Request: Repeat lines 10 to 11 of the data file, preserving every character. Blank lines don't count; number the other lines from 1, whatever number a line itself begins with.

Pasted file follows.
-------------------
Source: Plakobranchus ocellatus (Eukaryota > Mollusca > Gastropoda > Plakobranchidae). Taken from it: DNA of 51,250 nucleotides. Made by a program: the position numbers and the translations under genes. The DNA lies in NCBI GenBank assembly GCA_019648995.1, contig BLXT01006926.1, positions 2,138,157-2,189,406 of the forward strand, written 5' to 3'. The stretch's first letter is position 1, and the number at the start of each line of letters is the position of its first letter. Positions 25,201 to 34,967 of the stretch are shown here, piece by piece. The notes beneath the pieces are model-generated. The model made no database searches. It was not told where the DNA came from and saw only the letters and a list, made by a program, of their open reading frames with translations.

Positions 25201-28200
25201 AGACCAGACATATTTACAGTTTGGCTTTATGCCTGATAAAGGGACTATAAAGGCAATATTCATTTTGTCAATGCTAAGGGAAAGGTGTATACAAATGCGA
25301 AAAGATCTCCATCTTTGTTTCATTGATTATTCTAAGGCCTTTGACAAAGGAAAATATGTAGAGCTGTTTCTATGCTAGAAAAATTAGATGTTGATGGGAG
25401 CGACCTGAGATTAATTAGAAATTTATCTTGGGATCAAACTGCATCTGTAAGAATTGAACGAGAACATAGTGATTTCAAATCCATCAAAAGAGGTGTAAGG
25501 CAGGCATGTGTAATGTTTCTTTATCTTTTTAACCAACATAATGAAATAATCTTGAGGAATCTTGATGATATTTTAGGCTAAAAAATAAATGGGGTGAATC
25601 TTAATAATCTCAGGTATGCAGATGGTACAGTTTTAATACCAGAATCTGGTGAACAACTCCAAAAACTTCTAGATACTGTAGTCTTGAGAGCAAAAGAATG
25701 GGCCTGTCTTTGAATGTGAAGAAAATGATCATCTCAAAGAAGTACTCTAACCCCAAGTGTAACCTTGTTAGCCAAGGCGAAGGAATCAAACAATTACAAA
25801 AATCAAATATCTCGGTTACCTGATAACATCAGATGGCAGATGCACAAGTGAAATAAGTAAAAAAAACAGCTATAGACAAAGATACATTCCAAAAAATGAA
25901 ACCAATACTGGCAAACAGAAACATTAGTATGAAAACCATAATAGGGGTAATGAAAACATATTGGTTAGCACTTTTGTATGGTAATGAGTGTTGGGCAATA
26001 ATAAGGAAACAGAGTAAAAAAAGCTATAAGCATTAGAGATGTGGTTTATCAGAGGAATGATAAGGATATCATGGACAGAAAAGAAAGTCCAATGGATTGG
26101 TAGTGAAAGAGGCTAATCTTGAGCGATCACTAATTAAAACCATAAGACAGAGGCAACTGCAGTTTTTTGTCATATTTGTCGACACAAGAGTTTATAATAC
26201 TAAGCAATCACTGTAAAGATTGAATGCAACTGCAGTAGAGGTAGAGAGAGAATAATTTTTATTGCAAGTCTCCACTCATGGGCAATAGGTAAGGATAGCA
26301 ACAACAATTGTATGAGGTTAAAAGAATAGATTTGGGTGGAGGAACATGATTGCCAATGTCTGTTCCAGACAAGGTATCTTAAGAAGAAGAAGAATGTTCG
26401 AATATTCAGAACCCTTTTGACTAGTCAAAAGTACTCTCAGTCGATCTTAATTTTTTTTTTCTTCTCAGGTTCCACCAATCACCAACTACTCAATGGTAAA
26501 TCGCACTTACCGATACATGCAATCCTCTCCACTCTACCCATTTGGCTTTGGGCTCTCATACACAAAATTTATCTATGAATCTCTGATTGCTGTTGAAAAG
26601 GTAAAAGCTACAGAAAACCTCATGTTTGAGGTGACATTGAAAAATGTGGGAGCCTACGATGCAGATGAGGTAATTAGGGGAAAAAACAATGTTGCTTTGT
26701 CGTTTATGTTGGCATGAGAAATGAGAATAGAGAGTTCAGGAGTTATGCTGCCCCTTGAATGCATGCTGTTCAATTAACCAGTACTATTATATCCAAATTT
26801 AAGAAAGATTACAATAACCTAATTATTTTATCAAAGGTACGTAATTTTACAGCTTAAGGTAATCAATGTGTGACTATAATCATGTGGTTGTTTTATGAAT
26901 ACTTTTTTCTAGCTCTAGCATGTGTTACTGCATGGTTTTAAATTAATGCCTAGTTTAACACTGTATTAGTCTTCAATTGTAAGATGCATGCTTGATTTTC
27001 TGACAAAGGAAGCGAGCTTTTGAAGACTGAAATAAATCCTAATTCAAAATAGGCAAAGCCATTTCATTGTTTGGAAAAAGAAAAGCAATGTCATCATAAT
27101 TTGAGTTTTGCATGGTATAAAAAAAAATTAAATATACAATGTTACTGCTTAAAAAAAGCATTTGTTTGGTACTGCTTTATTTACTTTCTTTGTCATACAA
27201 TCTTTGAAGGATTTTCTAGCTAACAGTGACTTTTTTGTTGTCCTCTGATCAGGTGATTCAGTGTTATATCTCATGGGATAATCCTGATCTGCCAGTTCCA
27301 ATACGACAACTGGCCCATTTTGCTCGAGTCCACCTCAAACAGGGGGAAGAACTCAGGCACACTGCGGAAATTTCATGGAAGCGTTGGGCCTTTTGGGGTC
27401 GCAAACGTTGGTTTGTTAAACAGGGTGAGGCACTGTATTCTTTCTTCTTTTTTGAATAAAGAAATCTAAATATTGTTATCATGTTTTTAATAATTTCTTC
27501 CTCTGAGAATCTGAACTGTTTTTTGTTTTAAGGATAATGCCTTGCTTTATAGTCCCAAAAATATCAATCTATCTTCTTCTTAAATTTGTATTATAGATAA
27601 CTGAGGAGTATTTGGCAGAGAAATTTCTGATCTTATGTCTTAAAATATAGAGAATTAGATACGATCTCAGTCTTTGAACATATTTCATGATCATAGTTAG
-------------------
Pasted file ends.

25901 ACCAATACTGGCAAACAGAAACATTAGTATGAAAACCATAATAGGGGTAATGAAAACATATTGGTTAGCACTTTTGTATGGTAATGAGTGTTGGGCAATA
26001 ATAAGGAAACAGAGTAAAAAAAGCTATAAGCATTAGAGATGTGGTTTATCAGAGGAATGATAAGGATATCATGGACAGAAAAGAAAGTCCAATGGATTGG